On a typical summer day in Tucson, air entering an evaporative cooler with 75 percent efficiency at a temperature of 100 degrees F can exit with an air temperature of 75 degrees F. Many newer evaporative cooling systems have an 85 percent efficiency (Figure 2).

For residences at the design stage, cool towers are a way of using the principle of downdraft evaporative cooling. Cool towers usually have a wet pad in the top of the tower. The cool air is heavier than warm air and sinks by means of gravity, creating its own airflow and eliminating the need for blowers or fans. The only power required is for a 12-volt pump to circulate water over the cooler pads. Generally, cool towers without fans are 20 to 30 feet tall and between 6 and 10 feet wide. These systems require 100 to 150 watts and cool 1,000 to 2,500 square feet.

The need to consider energy as well as water demand for cooling options seems likely to increase during this century. The Intergovernmental Panel on Climate Change projects that average summer temperatures in the Southwest will rise by at least several degrees in decades to come, and even more if society fails to stabilize greenhouse gas emissions. As temperatures rise, individuals will continue to seek a cool indoor refuge from outdoor heat—a cycle that could force society to seek energy- and water-saving solutions to cooling.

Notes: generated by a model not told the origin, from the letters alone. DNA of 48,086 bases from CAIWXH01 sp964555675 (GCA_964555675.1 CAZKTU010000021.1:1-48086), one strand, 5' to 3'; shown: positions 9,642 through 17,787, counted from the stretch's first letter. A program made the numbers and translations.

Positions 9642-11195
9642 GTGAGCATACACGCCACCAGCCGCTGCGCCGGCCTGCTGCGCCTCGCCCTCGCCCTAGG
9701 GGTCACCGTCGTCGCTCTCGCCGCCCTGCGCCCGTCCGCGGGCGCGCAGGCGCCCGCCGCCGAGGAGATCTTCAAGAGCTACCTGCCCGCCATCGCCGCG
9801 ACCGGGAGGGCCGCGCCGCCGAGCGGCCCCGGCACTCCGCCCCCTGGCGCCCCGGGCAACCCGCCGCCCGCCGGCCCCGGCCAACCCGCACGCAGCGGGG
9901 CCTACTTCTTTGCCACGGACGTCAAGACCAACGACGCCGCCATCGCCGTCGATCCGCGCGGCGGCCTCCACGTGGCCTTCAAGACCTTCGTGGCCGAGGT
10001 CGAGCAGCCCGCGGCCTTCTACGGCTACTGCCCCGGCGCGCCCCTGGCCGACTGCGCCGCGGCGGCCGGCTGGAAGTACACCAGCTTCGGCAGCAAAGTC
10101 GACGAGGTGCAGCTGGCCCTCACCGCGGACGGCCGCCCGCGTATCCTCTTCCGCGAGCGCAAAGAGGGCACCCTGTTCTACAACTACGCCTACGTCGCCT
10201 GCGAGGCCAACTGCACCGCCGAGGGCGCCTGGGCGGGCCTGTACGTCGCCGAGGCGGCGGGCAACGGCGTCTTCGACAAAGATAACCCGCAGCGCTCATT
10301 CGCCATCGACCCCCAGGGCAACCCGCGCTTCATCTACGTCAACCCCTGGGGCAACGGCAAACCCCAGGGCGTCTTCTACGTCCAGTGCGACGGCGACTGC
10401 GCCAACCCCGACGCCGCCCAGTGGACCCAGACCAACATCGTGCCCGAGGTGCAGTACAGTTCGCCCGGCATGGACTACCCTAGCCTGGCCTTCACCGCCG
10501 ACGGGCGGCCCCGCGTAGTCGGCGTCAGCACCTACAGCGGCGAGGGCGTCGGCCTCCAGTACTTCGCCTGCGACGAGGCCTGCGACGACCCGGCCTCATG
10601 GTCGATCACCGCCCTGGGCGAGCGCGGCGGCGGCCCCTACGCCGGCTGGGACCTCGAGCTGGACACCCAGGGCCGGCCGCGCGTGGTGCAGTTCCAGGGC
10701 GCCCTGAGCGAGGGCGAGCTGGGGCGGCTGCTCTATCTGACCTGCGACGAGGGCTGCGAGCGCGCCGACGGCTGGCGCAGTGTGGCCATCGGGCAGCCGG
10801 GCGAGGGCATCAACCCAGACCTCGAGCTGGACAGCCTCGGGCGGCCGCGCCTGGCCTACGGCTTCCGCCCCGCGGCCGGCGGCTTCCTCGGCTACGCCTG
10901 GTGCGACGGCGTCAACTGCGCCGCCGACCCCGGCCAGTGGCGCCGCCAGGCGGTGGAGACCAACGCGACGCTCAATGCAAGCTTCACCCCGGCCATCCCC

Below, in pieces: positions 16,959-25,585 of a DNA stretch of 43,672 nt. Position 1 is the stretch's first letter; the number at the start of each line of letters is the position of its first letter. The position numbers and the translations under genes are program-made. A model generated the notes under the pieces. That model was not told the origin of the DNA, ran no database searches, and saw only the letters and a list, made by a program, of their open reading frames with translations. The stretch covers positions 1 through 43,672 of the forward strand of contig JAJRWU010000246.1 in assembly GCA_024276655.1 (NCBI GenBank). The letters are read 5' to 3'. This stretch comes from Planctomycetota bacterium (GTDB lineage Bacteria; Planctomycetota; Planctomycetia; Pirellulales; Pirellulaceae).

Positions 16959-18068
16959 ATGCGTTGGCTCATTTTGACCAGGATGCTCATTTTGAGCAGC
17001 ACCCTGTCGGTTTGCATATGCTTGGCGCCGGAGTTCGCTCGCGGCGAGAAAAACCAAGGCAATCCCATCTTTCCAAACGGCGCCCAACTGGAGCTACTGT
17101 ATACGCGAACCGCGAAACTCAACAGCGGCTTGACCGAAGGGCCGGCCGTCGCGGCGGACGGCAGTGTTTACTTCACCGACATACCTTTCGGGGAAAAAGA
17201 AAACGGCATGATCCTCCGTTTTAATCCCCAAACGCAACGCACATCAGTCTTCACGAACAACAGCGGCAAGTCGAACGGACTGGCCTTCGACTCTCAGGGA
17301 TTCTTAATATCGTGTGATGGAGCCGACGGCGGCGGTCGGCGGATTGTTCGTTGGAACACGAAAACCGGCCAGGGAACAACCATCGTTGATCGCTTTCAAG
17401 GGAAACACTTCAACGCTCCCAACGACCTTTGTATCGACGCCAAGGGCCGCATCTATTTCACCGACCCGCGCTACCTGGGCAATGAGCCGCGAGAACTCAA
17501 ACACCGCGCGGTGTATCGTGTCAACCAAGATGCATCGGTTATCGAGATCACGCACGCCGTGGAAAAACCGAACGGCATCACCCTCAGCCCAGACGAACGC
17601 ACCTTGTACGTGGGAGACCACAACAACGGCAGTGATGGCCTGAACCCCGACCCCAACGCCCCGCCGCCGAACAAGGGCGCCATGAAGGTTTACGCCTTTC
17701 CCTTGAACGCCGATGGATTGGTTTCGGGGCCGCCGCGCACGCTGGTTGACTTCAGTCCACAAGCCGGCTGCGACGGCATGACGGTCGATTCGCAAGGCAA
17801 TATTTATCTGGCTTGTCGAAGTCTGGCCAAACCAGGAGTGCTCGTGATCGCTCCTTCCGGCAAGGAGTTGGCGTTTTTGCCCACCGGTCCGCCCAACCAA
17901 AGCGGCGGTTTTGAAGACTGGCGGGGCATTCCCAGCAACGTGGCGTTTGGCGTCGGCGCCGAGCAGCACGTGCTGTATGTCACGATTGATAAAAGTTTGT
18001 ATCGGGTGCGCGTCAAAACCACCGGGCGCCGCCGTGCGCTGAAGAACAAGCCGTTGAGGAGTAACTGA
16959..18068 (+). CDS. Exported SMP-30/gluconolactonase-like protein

Arunima Chatterjee is a graduate researcher with The University of Arizona Environmental Research Laboratory.

Melanie Lenart is a postdoctoral research associate with The University of Arizona Institute for the Study of Planet Earth.

T. Lewis Thompson of The University of Arizona Environmental Research Laboratory also contributed to the analysis.

A slightly shorter version of this article ran in Southwest Hydrology’s September– October issue on water and energy, available at


U.S. Department of Energy, 2005. A consumer’s guide to energy efficiency and renewable energy.

Quackenboss, J.J., M. Krzyzanowski, and M.D. Lebowitz, 1991. Exposure assessment approaches to evaluate respiratory health effects of particulate matter and nitrogen dioxide. Journal of Exposure Analyses and Environmental Epidemiology 1: 83-107.

Southwest Energy Efficiency Project, 2004. New evaporative cooling systems: An emerging solution for homes in hot dry climates with modest cooling loads.

Torcellini, P., N. Long, and R. Judkoff, 2003. Consumptive water use for U.S. power production, National Renewable Energy Laboratory Publication NREL/ CP-550-35190.